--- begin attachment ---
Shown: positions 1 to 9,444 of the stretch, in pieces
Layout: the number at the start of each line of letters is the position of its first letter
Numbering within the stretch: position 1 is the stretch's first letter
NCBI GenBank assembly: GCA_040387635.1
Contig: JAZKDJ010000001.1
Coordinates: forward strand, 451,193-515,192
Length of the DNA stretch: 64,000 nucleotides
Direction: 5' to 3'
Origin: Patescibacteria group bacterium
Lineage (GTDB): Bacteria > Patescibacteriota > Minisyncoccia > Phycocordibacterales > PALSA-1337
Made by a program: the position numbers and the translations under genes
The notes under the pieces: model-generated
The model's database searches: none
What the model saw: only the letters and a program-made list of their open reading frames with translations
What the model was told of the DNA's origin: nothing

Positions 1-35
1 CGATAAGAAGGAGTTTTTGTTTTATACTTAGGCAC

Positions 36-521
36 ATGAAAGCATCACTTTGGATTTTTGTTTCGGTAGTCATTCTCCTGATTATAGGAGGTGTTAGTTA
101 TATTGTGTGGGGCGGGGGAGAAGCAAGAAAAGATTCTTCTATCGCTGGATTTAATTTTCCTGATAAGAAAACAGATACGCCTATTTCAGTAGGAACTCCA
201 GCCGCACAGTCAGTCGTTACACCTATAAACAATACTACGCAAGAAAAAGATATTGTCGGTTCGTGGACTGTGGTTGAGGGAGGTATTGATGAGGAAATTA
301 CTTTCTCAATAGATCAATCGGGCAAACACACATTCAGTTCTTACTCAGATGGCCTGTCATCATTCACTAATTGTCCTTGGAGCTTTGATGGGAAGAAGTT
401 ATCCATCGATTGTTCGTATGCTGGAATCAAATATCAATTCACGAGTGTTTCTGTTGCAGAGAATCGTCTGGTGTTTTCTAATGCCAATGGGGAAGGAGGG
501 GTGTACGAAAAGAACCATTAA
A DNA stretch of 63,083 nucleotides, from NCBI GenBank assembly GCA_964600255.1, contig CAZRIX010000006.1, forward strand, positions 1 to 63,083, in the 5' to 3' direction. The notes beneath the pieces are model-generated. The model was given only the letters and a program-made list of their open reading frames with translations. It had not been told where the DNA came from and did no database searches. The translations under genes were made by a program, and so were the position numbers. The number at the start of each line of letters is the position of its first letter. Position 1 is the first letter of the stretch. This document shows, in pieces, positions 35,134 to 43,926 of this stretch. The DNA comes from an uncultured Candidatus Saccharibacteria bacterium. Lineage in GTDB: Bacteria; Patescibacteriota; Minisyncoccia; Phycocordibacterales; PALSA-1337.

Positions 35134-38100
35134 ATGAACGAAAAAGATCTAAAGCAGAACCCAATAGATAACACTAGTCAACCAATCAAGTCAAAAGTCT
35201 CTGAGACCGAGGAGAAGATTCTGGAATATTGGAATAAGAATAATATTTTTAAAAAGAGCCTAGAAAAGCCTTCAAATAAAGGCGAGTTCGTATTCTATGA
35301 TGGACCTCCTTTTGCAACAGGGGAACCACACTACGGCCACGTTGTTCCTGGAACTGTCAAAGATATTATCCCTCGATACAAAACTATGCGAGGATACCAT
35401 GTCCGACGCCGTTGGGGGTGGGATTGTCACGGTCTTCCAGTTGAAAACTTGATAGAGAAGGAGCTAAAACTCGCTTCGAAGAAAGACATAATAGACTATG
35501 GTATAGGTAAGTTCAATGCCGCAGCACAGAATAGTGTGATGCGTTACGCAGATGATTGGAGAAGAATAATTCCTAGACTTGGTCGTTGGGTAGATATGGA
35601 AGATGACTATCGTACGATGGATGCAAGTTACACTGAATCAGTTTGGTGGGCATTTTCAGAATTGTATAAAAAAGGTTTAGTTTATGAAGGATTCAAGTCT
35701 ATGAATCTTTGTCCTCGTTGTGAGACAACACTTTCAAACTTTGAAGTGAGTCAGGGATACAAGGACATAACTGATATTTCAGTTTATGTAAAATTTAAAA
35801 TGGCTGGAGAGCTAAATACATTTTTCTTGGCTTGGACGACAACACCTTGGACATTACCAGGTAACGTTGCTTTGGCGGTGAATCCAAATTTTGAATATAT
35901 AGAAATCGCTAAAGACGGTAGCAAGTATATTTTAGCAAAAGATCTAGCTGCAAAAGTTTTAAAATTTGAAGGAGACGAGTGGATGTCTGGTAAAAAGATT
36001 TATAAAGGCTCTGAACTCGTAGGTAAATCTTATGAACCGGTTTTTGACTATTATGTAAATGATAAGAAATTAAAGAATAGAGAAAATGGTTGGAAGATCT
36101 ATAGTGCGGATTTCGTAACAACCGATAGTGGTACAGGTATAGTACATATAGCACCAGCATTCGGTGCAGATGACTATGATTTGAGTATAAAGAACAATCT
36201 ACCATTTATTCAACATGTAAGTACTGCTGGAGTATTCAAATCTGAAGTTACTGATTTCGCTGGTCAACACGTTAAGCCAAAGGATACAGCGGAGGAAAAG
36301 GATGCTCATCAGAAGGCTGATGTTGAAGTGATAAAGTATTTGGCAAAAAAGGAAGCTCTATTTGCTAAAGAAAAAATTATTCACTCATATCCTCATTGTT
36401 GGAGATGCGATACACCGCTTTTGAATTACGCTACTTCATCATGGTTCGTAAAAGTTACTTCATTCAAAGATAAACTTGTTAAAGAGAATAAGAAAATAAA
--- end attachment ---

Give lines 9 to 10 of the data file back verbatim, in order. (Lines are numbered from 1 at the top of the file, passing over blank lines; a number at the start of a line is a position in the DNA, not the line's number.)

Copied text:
Origin: Patescibacteria group bacterium
Lineage (GTDB): Bacteria > Patescibacteriota > Minisyncoccia > Phycocordibacterales > PALSA-1337